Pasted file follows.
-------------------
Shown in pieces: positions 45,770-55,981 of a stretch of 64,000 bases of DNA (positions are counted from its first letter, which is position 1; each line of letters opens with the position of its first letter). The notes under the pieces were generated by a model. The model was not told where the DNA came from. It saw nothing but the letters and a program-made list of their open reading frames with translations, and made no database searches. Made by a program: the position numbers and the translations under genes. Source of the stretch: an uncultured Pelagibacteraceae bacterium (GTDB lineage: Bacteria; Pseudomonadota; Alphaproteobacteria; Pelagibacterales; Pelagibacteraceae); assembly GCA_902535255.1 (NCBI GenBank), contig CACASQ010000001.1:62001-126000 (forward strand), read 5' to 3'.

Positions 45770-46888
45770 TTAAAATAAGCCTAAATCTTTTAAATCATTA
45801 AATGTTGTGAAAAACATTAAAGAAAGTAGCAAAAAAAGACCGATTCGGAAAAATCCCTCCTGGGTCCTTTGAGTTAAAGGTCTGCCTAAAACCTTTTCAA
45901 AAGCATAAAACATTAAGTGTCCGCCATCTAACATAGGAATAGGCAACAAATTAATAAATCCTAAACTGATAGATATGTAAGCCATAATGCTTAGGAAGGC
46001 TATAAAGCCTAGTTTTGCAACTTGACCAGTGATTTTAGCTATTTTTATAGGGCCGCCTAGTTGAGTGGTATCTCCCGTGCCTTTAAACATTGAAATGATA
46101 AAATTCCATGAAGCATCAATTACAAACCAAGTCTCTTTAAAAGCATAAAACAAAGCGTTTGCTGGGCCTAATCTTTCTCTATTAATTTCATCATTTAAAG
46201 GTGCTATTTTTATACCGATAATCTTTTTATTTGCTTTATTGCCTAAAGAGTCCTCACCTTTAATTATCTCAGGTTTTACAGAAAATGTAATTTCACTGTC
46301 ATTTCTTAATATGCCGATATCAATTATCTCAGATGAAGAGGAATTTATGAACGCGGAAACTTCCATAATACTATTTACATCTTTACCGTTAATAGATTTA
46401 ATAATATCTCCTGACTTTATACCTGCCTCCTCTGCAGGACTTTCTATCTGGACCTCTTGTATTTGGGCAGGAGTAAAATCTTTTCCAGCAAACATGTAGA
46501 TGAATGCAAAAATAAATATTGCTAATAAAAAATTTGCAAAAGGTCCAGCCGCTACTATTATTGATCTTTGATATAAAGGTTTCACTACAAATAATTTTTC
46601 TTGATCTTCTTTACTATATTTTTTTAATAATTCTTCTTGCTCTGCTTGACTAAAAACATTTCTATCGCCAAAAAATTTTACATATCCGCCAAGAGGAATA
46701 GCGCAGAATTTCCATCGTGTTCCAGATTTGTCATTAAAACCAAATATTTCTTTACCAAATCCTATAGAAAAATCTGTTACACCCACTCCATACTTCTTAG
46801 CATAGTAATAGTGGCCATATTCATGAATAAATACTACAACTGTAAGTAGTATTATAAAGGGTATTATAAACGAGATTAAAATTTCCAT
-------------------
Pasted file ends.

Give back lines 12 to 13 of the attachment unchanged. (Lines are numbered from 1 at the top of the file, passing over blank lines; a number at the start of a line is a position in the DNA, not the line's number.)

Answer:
46601 TTGATCTTCTTTACTATATTTTTTTAATAATTCTTCTTGCTCTGCTTGACTAAAAACATTTCTATCGCCAAAAAATTTTACATATCCGCCAAGAGGAATA
46701 GCGCAGAATTTCCATCGTGTTCCAGATTTGTCATTAAAACCAAATATTTCTTTACCAAATCCTATAGAAAAATCTGTTACACCCACTCCATACTTCTTAG